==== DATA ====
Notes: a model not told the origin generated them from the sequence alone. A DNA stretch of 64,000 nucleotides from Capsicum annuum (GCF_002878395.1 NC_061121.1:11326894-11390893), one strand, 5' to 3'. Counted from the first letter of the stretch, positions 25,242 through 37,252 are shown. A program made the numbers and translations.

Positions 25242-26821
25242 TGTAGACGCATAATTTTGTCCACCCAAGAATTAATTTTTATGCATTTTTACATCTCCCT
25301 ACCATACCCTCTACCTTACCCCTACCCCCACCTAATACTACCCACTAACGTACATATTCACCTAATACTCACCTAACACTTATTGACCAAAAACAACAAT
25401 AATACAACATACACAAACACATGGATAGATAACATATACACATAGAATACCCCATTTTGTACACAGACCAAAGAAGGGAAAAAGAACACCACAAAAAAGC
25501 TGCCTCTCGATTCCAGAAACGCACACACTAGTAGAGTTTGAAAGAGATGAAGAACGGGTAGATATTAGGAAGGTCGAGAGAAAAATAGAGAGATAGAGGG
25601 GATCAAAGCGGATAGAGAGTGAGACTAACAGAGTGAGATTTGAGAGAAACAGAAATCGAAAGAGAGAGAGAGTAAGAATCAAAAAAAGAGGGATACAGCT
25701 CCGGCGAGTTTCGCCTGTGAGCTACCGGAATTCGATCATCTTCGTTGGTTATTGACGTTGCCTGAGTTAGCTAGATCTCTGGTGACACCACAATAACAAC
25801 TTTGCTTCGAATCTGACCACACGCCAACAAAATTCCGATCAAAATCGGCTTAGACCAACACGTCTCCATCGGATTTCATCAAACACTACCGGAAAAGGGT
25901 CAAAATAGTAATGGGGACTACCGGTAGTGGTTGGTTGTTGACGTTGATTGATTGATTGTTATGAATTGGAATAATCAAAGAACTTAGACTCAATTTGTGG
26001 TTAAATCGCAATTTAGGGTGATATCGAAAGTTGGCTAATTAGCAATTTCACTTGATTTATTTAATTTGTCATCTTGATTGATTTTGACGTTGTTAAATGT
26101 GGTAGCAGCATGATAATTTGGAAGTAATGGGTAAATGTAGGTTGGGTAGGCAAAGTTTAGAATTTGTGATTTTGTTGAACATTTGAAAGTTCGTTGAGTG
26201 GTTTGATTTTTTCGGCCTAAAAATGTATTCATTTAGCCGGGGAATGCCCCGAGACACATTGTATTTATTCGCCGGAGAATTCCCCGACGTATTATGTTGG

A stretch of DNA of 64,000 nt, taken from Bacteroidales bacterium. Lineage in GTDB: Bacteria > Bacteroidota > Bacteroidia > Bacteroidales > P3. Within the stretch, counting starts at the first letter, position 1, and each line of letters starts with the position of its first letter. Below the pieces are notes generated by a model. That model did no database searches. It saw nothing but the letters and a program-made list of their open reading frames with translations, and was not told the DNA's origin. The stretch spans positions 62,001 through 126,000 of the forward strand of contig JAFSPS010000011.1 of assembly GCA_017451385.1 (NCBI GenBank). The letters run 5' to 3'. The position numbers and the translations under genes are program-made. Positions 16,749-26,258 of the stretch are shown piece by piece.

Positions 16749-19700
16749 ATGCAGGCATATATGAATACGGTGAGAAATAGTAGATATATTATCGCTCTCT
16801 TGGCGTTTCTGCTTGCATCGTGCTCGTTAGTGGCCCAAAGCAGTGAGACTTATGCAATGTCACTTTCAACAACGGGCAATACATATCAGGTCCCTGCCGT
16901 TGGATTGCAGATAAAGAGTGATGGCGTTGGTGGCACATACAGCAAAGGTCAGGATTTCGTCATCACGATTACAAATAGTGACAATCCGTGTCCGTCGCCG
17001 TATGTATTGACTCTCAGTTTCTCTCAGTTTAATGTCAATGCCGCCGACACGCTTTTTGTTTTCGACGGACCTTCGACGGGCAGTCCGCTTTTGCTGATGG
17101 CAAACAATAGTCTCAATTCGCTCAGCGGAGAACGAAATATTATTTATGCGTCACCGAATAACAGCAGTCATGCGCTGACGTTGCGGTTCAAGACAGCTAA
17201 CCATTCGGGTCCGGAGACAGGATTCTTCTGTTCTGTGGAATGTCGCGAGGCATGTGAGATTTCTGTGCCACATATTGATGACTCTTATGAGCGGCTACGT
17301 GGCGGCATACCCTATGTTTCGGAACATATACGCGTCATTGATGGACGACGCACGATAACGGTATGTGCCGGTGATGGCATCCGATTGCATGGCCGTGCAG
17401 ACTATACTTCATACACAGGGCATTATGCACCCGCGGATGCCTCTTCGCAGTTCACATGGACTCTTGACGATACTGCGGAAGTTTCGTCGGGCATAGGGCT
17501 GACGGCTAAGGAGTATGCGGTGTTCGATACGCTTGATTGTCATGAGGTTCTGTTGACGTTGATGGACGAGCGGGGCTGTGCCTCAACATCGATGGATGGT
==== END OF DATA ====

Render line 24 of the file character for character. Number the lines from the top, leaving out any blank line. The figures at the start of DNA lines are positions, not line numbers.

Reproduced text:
17501 GACGGCTAAGGAGTATGCGGTGTTCGATACGCTTGATTGTCATGAGGTTCTGTTGACGTTGATGGACGAGCGGGGCTGTGCCTCAACATCGATGGATGGT